Liked by 1 person

  2. Every day I find something to think about on your blog and today is just another wonderful day at Doodlewash. First, a beautiful painting of celeriac – and I think it”s quite beautiful.

    Then an article about beauty and what’s really important. Our society places way too much value on surface beauty when we should be considering quality – whether people or veggies. When you realize that many people thought of as beautiful are surgically enhanced, it makes you look for substance instead.

    Liked by 1 person

  3. Your painting is the most delicious and appealing I’ve ever seen celeriac look. There is only one vegetable I absolutely will not eat ever and that’s beetroot but celeriac is its closest contender. I eat it if forced to out of politeness (something I just couldn’t do for beetroot) but I really would rather not. I know other people who adore it so I guess it’s one of those love-hate veggies.

    Liked by 1 person

      1. I believe our tastebuds change over time. When I was a kid, I would only eat green veggies if they were raw but at some point in my mid to late teens I started to enjoy them cooked. Maybe I just gave in but maybe it was my tastebuds adjusting.

        Liked by 1 person

  4. Well, you certainly made it look attractive in your doodlewash! But perhaps that’s me being able to empathise with this poor vegetable too. Lovely muted greens. This unfortunate deception rather reminds me of the durian, which has a foul smell but apparently tastes delicious (and maybe a candidate for doodlewash?) Indeed, it truly is what’s inside that counts!😉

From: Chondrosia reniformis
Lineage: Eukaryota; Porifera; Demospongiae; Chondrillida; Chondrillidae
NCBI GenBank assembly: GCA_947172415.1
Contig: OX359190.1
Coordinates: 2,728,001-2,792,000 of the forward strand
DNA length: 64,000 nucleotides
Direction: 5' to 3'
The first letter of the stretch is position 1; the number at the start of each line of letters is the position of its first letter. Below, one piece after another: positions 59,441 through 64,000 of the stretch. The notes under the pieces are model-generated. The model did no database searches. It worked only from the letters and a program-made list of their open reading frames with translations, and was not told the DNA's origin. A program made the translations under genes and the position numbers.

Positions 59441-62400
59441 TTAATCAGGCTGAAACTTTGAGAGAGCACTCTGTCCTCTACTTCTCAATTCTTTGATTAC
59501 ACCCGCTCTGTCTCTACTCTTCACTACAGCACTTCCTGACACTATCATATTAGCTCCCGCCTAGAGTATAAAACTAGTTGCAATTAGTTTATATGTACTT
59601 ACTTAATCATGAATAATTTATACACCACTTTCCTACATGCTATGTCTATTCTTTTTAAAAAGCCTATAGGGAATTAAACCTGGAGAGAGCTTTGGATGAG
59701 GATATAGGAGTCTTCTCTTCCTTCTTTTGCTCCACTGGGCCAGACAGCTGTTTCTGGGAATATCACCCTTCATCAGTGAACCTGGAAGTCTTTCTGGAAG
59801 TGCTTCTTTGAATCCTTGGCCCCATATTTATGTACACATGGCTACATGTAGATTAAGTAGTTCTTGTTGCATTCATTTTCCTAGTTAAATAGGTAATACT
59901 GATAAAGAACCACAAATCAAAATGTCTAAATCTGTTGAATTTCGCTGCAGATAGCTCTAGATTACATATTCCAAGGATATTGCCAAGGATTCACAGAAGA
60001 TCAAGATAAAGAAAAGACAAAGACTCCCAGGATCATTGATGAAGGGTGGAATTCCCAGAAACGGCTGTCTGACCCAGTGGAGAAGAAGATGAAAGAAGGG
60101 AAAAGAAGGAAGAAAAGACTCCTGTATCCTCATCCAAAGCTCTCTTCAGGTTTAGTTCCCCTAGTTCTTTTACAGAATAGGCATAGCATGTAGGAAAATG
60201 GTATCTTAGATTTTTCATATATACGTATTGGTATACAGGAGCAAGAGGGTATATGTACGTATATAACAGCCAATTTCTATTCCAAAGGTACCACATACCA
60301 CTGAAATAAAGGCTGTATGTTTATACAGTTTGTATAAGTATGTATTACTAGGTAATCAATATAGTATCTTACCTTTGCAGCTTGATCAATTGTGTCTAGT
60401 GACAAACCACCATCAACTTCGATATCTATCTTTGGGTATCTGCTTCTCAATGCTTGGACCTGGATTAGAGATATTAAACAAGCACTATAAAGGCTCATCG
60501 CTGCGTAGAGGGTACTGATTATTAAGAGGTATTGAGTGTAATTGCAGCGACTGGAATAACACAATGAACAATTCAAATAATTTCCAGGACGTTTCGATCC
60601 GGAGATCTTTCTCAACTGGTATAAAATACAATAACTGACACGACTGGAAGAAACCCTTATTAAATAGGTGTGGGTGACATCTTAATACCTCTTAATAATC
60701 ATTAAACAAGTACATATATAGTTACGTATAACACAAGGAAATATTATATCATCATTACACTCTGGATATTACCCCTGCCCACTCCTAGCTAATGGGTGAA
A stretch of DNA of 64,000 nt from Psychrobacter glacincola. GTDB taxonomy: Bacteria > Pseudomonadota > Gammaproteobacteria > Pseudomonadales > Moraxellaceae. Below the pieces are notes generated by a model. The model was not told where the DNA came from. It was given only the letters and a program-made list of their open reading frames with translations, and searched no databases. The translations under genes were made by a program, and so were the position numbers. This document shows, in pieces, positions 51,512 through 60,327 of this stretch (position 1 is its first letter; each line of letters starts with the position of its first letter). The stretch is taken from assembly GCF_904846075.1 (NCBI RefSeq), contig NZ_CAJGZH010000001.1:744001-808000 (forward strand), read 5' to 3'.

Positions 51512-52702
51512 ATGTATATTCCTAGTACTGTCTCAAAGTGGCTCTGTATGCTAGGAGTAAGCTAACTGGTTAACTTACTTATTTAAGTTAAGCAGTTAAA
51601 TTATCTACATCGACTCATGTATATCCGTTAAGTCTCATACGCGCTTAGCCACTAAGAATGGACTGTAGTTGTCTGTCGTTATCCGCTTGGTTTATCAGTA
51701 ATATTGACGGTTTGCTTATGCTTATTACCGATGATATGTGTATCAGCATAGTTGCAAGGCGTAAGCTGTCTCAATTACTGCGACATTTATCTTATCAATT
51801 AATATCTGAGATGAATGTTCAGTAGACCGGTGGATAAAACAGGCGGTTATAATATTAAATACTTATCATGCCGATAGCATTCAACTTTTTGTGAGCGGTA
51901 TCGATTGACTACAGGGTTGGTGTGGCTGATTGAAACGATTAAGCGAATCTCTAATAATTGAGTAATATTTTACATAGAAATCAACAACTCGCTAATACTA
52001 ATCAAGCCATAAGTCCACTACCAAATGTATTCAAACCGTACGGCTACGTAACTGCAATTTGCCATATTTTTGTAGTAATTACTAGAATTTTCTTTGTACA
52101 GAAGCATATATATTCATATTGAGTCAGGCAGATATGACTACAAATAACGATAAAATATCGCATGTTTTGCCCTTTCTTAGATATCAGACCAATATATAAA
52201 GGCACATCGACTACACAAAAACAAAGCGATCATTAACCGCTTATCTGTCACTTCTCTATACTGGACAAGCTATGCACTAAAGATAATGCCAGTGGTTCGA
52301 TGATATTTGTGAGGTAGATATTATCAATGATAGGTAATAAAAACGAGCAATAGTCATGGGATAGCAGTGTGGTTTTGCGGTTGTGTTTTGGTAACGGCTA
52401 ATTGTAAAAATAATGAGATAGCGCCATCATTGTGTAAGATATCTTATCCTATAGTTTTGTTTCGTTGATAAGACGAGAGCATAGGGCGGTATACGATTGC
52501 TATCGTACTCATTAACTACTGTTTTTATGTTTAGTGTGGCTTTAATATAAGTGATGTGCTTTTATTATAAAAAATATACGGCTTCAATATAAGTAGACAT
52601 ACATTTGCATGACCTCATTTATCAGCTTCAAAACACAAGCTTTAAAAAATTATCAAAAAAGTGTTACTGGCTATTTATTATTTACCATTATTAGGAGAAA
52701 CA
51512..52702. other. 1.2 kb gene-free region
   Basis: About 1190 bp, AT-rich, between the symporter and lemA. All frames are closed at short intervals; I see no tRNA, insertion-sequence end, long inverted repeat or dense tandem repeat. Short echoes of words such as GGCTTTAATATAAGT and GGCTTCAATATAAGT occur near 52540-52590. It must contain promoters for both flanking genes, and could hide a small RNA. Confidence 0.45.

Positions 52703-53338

Liked by 2 people

      1. Yeah, same here! And if it tastes as good as is reputed, all the more worth a punt!

        “Its odour is best described as turpentine and onions, garnished with a gym sock.” Mmm….

        Liked by 1 person

  5. Yes! Truly many people are unsure or even assume veggies must taste bad if they have less-than-stellar exteriors. Thus one is gorgeous…..quirky with playful shapes. And I appreciated your observations here🙂

    Liked by 1 person

  6. As always, your words are a wonderful reflection on our lives. I’ve seen celeriac in my grocery store, but never gave it a thought for cooking. Maybe I’ll see what I can do with it. Mostly, though, I’m trying to get my head around corned jackfruit. I have had a lot of jackfruit, but I can’t imagine what this version could be. I hope you give it a try!

    Liked by 1 person

  7. I like a lot celery and I didn’t know it was named the ugly. A little piece of it makes any soup a particularly delicious one, for that you can take the celery leaves too. But not too much because it’s strong and it can make forgotten the taste of the other vegetables. In France, we eat it grated with mayonnaise. I like it but too much mayonnaise for me.
    I read a study that revealed that “beautiful” peoples have many more probability to find a job than “not so beautiful” or ugly one. It’s awful ! Even if one is more appropriated for a job, it can be taken by a less “ingenious” but more beautiful people. Human can be weird !!

    Liked by 1 person

    1. Yeah… I don’t like a lot of food covered with too much mayonnaise. We typically have it a little more pure. But, yes, unfortunately, that study is indeed accurate. Looks do matter… yet some of history’s genius minds are not much to look at. 😉 Humans are totally weird! lol

      Like